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trailsillustrated's avatar

Say you were beaten and abandoned as children, but you had small moments?

Asked by trailsillustrated (16352points) February 17th, 2012

Would you now, as a middle aged adult, care for or care about this parent? Further, imagine that you are all this parent has. Would you do it? And, if this parent told you more during this time and you came to know each other, when caring for this parent. Would you do it?

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12 Answers

Coloma's avatar

Small moments of what? lol

If my parent was sincerely sorry, had taken great steps in therapy or other personel growth work and the behaviors had been apologized for, sincerely and were no longer occuring in any way, emotional/psychological/physical abuse, manipulation…...maybe. If they had not taken these measures no.

Bed. Made. Lie.

tinyfaery's avatar

Of course there were moments, that’s all part of the cycle of abuse.

I’m not sure it’s possible to atone for such horrific behavior when it’s affects are still experienced, everyday.

john65pennington's avatar

Not until my wife and I had been married for about 12 years, did she ever tell me about her childhood and the beer drinking drunken assaults her real father inflicted on her and her older brother. Like I have said before, some people are fun when intoxicated and others are the devil. Her father was the devil. He had a decent job, but his alcohol was controlling his actions toward his children. My wife has told me that he has hit her in the face, at the age of 4, without any reason. I definetely believe her. She and her brother were abandoned as her father took off for Oklahoma woman chasing and her mother went looking for him. He wound up in Miami where some Cuban almost cut his arm off with a machet. Her mother came back home.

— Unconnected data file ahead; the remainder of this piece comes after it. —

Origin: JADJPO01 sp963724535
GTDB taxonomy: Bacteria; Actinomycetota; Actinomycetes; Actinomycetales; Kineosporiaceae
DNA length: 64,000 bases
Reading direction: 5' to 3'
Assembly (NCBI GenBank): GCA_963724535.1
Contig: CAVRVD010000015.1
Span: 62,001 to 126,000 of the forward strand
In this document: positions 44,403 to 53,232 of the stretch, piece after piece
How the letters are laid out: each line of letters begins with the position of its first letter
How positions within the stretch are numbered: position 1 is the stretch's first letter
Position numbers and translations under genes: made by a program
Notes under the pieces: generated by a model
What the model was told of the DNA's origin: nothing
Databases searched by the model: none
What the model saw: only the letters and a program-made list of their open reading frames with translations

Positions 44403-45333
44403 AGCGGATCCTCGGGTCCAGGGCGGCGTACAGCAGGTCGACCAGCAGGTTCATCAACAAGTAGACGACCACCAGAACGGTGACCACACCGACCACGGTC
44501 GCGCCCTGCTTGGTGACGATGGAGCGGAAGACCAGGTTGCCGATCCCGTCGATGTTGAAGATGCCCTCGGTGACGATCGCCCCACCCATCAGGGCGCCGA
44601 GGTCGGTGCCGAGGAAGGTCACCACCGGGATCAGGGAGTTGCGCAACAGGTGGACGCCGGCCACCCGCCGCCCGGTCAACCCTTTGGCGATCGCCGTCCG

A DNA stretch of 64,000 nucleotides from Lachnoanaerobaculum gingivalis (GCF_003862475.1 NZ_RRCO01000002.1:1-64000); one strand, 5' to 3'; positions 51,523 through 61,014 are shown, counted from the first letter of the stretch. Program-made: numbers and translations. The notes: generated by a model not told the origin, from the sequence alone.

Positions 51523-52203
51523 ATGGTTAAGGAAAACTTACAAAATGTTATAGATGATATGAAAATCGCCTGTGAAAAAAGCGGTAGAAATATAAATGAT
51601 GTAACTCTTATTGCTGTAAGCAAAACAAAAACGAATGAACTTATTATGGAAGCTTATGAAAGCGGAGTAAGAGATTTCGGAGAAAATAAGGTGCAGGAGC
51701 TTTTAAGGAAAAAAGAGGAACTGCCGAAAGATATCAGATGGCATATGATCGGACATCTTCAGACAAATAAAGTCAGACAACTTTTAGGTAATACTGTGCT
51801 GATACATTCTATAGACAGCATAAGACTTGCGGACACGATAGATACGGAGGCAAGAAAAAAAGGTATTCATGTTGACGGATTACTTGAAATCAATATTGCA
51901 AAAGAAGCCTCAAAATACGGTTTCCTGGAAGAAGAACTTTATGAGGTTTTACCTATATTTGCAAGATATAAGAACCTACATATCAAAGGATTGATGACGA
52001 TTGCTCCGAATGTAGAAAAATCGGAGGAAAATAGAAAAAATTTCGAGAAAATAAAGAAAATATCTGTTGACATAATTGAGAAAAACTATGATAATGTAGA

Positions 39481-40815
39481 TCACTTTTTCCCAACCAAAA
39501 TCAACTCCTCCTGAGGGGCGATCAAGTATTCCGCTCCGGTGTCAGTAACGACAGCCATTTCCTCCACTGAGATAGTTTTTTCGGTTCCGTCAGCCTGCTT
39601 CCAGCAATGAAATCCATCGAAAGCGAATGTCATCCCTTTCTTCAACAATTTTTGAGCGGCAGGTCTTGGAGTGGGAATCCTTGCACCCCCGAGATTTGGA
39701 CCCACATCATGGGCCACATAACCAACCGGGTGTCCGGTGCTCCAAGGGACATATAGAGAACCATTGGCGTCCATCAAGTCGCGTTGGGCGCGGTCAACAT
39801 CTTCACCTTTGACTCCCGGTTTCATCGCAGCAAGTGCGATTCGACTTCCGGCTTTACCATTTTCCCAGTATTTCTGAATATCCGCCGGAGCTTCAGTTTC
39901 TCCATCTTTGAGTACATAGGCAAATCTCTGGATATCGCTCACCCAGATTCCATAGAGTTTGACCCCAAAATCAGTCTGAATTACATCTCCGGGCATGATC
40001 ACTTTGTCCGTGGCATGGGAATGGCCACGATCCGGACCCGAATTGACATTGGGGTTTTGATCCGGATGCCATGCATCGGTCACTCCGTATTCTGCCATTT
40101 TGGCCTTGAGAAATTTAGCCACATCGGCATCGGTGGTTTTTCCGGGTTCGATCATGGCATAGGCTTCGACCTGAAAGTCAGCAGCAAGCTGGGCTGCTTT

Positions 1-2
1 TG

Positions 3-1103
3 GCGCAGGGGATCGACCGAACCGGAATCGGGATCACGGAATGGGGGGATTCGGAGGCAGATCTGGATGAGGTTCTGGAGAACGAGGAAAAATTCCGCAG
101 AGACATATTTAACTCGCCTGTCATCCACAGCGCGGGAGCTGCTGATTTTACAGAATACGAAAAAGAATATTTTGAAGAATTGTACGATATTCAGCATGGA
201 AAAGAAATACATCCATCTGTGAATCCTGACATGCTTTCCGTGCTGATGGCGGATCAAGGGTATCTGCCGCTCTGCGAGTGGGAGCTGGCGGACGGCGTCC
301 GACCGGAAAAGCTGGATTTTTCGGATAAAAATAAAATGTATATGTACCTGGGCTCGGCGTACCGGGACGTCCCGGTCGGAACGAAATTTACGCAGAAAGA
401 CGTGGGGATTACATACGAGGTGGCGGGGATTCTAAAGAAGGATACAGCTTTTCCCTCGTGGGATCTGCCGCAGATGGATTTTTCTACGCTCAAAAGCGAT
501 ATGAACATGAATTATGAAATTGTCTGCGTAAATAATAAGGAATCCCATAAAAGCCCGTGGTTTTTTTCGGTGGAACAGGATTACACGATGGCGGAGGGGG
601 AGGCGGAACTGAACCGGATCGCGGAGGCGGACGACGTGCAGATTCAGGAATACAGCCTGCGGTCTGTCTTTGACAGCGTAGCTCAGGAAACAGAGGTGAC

Her mother apologized to my wife for her past actions and we understood why she did what she did. We took care of her until she died.

I only met my wifes father once, shortly after our marriage. Like I said, I had no knowledge what had taken place in my wife childhood, until later.

Her father finally died in Florida because of liver damage from his alcohol.

Its a good thing or I would have killed him myself.

You do not hurt the people you love, especially your children.

SpatzieLover's avatar

Yes @trailsillustrated I have. Yes, I would do it again in a heartbeat.

King_Pariah's avatar

Too much hate, anger, bitterness… I couldn’t.

augustlan's avatar

It depends. If the parent were truly remorseful, and had at least tried to make amends in the past (prior to needing care), I might. If not, no way.

rooeytoo's avatar

A shrink told me once, treat everyone (parents included) in such a fashion that you will have no regrets when they are dead. And that is regardless of how they treated you. It was a good thing to hear and has made my life a lot simpler and easier for me to look at myself in the mirror.